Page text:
President Trump starts his speech by decrying spate of anti-Semitic incidents across the country
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                  President Trump starts his speech by decrying spate of anti-Semitic incidents across the country

                  President Trump starts his speech by decrying spate of anti-Semitic incidents across the country

                  01.03.2017, Anti-Semitism

                  ‘’Recent threats targeting Jewish Community Centers and vandalism of Jewish cemeteries, as well as last week’s shooting in Kansas City, remind us that while we may be a Nation divided on policies, we are a country that stands united in condemning hate and evil in all its forms,’’ said US President Donald Trump as he opened his much anticipated address to a special joint session of the American Congress by condemning the recent spate of anti-Semitic incidents across the country.

                  "Tonight, as we mark the conclusion of our celebration of Black History Month, we are reminded of our nation's path toward civil rights and the work that still remains," he added.

                  ‘’Each American generation passes the torch of truth, liberty and justice –- in an unbroken chain all the way down to the present. That torch is now in our hands. And we will use it to light up the world. I am here tonight to deliver a message of unity and strength, and it is a message deeply delivered from my heart,’’ the president said.

                  Over 75 bomb threats to Jewish institutions have been reported since the beginning of this year as well as Nazi-themed vandalism in Jewish neighborhoods and the desecration of two Jewish cemeteries in Missouri and Pennsylvania.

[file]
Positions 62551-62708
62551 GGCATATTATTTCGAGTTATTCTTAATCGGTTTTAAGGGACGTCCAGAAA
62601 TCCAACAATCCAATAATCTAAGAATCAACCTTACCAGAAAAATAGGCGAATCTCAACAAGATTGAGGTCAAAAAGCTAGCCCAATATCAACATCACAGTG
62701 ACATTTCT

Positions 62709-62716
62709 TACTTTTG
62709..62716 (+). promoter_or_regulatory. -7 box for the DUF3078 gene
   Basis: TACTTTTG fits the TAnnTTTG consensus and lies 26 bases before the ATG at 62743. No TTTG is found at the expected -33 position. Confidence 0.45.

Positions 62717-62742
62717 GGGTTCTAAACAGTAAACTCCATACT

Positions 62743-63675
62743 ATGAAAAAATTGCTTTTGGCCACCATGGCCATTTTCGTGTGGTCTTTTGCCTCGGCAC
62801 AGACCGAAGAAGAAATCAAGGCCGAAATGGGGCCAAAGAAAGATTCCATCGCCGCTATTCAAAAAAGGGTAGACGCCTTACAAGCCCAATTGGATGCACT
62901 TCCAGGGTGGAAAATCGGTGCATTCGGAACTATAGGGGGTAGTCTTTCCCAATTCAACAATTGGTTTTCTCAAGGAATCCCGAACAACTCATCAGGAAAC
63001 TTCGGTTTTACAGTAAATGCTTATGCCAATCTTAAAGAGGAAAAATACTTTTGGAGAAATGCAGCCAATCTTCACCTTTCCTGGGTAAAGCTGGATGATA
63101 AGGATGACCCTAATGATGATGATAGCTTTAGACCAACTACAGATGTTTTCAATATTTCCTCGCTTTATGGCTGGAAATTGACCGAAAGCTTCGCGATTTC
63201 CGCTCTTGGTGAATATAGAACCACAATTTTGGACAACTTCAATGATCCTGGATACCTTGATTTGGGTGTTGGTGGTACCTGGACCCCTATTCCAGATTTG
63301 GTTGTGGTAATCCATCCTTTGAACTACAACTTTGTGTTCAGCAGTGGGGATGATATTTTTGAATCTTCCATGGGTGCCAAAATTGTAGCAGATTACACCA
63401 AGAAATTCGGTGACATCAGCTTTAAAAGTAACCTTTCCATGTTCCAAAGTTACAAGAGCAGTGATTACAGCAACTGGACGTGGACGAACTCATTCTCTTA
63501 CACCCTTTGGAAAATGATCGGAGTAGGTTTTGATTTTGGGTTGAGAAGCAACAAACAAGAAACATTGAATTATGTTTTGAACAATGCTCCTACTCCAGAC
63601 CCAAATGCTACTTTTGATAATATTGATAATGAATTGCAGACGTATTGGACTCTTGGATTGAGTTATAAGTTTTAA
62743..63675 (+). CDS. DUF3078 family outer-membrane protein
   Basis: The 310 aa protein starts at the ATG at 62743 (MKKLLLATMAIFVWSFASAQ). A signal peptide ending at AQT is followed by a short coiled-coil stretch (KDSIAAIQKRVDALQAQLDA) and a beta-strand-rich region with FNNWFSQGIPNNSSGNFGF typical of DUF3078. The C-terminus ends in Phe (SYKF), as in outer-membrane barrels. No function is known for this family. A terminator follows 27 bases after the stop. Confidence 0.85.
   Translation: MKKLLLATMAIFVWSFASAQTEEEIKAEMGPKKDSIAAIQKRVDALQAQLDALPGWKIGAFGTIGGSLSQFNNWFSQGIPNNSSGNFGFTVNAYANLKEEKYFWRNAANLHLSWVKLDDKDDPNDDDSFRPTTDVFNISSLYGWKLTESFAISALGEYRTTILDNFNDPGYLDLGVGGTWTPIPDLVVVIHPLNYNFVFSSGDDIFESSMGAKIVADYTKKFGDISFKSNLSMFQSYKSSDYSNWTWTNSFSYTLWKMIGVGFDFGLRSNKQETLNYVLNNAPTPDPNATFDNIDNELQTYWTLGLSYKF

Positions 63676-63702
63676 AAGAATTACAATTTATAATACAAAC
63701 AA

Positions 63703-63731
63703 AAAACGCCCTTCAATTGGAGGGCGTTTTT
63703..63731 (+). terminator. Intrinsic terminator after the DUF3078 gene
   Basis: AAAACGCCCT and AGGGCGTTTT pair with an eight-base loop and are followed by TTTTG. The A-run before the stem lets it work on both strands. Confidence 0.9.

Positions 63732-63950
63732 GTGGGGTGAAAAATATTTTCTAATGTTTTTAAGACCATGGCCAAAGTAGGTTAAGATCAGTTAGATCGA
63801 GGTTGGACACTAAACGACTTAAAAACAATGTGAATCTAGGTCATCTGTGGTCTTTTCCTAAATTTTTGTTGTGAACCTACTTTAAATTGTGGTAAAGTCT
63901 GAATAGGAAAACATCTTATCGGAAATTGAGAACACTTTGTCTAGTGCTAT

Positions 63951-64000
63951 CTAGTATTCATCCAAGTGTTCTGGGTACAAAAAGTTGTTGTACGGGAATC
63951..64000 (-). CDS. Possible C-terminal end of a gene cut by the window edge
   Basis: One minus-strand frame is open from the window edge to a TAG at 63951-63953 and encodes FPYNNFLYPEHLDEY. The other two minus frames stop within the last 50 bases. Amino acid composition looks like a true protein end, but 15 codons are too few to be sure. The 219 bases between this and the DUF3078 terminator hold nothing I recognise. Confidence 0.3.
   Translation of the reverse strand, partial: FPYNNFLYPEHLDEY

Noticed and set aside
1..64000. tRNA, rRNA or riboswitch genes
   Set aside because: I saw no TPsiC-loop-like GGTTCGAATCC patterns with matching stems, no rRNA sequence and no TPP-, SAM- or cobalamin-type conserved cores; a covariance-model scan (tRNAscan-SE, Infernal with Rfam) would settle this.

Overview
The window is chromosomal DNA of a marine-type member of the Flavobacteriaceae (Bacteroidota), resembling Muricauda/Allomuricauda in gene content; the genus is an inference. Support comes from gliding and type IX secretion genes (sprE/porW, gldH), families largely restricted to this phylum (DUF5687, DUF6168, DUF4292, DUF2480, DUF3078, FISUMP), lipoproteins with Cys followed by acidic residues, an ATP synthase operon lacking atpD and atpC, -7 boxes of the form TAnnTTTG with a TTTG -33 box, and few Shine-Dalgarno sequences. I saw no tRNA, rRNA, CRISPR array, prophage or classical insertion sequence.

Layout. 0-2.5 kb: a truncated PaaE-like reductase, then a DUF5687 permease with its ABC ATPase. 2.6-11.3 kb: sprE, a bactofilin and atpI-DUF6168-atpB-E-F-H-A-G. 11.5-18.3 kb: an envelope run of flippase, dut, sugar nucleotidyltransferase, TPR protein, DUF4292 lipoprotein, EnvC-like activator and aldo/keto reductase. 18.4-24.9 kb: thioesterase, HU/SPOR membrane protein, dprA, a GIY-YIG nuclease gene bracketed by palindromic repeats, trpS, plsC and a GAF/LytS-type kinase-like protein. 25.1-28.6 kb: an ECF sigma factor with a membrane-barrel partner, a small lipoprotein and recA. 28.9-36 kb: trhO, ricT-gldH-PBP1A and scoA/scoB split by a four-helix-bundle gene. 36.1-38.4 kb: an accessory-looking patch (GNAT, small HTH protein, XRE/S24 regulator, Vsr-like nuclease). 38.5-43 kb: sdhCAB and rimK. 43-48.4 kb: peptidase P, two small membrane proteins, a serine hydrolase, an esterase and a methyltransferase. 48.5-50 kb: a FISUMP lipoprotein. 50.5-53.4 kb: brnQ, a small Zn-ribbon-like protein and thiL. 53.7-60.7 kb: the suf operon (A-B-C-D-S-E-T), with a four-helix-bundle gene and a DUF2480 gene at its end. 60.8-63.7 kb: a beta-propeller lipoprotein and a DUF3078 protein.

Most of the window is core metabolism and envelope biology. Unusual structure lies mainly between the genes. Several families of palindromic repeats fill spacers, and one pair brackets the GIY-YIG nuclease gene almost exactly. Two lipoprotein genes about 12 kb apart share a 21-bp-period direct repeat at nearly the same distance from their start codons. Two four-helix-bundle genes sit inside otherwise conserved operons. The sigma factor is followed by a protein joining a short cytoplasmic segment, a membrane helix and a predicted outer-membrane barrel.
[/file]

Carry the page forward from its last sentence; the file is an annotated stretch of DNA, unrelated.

The president last week condemned anti-Semitism at the National Museum of African American History and Culture but on Tuesday he reportedly told state attorneys general that he questioned whether bomb threats to JCCs were orchestrated by those looking to make people "look bad."

                  In the speech, Trump said his administration would continue to put Iran "on notice" and underscore American support for Israel.

                  The White House hasalready imposed "new sanctions on entities and individuals who support Iran's ballistic missile program'' and ''we reaffirmed our unbreakable alliance with the state of Israel," Trump said.

                  The new president spent significant time on the national security threat posed by Islamic State.

                  "As promised, I directed the Department of Defense to develop a plan to demolish and destroy ISIS – a network of lawless savages that have slaughtered Muslims and Christians, and men, women, and children of all faiths and beliefs," Trump said. "We will work with our allies, including our friends and allies in the Muslim world, to extinguish this vile enemy from our planet."

                  He also defended his plan to ban nationals from seven Muslim-majority nations from entering the US, claiming that "data" shows terrorism-related offenses have been disproportionately perpetrated by foreign nationals.

                  "According to data provided by the Department of Justice, the vast majority of individuals convicted for terrorism-related offenses since 9/11 came here from outside of our country," the president said. "We have seen the attacks in France, in Belgium, in Germany and all over the world. It is not compassion, but reckless to allow uncontrolled entry from places where proper vetting cannot occur."